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Gov. Nathan Deal

Exit Interview: Gov. Deal leaving office with “a lot to be proud of”

As published in the Atlanta Business Chronicle on Jan. 4, 2019

When Nathan Deal took the oath of office as Georgia’s 82nd governor on a snowy day in January 2011, the Great Recession had swollen the Peach State’s unemployment rate to 10.4 percent.

The state government’s “rainy-day” fund, reserves to use in case of emergency, was down to a dangerously low $116 million.

Brian Kemp did not declare victory in a close gubernatorial contest, but he said the math is on his side. Credit: Maggie Lee

An open letter to Georgia Gov.-elect Brian Kemp

As you prepare to step into the governor’s office, you stand at a crossroads.

Will you be a governor who  embodies the image you presented during the primaries – a gun-toting, anti-immigration, pro-religious liberty leader who divides our state?

Or will you be a unifying force who appeals to Georgia’s demographic diversity, its rural and urban areas as well as someone who will nurture economic development in all corners of the state?

The State Capitol. Credit: Kelly Jordan

Wanted: a strong business leader to run for governor

Top Georgia business leaders expressed “frustration and disappointment” over the current slate of declared Republican candidates running for governor.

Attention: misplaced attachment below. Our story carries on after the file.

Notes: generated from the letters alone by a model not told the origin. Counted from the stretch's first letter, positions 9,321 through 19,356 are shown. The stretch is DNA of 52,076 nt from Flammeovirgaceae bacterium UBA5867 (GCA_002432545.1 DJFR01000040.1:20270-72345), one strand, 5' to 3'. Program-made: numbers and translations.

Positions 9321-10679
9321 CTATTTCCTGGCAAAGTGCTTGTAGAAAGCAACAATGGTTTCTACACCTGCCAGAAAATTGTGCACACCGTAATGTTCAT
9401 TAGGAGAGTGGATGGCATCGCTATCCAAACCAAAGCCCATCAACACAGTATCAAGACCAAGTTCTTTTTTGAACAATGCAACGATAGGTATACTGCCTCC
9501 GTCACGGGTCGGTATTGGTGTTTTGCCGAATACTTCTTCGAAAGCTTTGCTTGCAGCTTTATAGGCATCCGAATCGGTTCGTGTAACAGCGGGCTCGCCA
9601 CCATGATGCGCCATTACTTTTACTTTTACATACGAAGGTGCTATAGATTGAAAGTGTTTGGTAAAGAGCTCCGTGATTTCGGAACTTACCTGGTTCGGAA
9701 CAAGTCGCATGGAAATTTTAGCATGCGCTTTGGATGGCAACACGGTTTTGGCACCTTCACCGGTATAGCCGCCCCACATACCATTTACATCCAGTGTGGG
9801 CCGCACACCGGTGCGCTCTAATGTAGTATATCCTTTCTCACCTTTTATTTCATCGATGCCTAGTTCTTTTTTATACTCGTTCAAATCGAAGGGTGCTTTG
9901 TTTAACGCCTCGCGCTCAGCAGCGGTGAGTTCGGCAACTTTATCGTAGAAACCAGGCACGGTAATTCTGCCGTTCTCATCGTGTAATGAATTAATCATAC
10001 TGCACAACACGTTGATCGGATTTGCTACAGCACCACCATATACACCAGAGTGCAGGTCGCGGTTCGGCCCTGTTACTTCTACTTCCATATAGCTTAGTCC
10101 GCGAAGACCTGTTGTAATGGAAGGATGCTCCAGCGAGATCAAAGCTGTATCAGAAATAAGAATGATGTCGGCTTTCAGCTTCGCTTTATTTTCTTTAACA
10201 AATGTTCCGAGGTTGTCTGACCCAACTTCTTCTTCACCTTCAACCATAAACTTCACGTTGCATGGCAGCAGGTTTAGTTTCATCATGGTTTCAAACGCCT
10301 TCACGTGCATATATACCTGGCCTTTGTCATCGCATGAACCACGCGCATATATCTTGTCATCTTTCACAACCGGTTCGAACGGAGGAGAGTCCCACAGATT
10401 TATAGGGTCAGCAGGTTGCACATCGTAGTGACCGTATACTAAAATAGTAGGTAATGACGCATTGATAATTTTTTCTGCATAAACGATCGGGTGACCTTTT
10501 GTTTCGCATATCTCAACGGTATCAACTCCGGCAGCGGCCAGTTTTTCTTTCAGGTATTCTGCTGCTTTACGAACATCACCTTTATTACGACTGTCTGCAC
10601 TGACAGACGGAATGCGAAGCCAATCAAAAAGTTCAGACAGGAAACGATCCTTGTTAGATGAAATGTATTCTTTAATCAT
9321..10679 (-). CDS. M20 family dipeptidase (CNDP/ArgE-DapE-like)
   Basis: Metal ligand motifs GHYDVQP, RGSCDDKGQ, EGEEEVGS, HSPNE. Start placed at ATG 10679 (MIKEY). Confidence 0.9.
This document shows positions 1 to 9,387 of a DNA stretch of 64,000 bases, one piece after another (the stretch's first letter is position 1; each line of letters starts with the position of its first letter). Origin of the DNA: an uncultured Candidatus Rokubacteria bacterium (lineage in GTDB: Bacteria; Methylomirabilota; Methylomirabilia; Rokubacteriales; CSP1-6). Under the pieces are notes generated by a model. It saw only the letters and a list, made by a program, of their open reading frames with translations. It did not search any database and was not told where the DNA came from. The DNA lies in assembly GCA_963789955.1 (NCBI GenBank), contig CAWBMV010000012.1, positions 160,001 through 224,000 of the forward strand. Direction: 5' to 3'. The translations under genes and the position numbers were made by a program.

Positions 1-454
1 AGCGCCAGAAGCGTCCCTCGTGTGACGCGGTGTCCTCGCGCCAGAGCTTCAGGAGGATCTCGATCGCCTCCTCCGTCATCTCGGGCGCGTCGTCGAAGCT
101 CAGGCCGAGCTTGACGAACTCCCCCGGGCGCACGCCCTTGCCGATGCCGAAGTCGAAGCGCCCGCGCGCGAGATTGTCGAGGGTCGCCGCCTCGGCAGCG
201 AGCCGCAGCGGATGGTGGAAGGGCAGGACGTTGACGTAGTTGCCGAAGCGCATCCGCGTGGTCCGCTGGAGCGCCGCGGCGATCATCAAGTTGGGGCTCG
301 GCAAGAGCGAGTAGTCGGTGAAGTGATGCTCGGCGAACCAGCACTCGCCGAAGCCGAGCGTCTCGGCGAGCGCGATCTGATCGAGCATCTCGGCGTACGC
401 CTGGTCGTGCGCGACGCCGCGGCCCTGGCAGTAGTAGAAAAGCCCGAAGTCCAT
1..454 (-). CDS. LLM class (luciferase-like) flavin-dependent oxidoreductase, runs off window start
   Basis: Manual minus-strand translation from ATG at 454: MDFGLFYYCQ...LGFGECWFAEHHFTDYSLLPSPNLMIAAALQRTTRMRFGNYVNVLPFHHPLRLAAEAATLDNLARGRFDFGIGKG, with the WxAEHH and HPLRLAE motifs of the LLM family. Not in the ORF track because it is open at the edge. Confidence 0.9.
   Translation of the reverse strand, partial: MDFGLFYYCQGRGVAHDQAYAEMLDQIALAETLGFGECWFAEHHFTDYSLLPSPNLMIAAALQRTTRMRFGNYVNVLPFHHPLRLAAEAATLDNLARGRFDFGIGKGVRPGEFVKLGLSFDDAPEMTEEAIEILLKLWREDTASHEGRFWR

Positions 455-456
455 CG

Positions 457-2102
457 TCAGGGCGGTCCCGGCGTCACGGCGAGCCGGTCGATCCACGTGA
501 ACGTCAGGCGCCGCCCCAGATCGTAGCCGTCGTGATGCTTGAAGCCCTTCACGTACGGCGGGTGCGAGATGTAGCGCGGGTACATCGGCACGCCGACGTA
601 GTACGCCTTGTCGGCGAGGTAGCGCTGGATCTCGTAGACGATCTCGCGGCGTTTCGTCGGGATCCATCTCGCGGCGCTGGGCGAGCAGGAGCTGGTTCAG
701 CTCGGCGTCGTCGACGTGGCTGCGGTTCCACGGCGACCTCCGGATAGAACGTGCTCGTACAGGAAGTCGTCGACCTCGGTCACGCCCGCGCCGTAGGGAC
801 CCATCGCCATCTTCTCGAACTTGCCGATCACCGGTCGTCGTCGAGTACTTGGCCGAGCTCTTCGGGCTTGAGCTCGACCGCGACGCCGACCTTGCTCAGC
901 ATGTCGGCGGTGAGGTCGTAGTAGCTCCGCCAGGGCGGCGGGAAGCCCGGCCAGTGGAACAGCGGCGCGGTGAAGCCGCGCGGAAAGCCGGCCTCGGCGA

The straw that broke the camel’s back was when Lt. Gov. Casey Cagle attacked Delta Air Lines, the largest employer in the state of Georgia. The state was about to vote to rescind a tax on jet fuel when Delta announced it was ending a discount offered to members of the National Rifle Association (only 13 NRA members had taken advantage of the discount according to the Atlanta Journal-Constitution).

mayoral forum

Mayoral candidates pledge vigilance against any anti-gay legislative moves

Eight folks who want to be the next mayor of Atlanta laid out their platforms Friday at a forum held by the Atlanta Gay and Lesbian Chamber of Commerce, and what they’d do as leader of a city that’s politically quite different from the state of which it is the capital.

All said they would be quick to help stop any efforts to pass something like North Carolina’s 2016 “bathroom bill” – a requirement from a conservative state Legislature that transgender people use public restrooms that that match the gender on their birth certificates.  It came just after progressive Charlotte had passed an ordinance that let transgender people use public facilities that match their gender identity.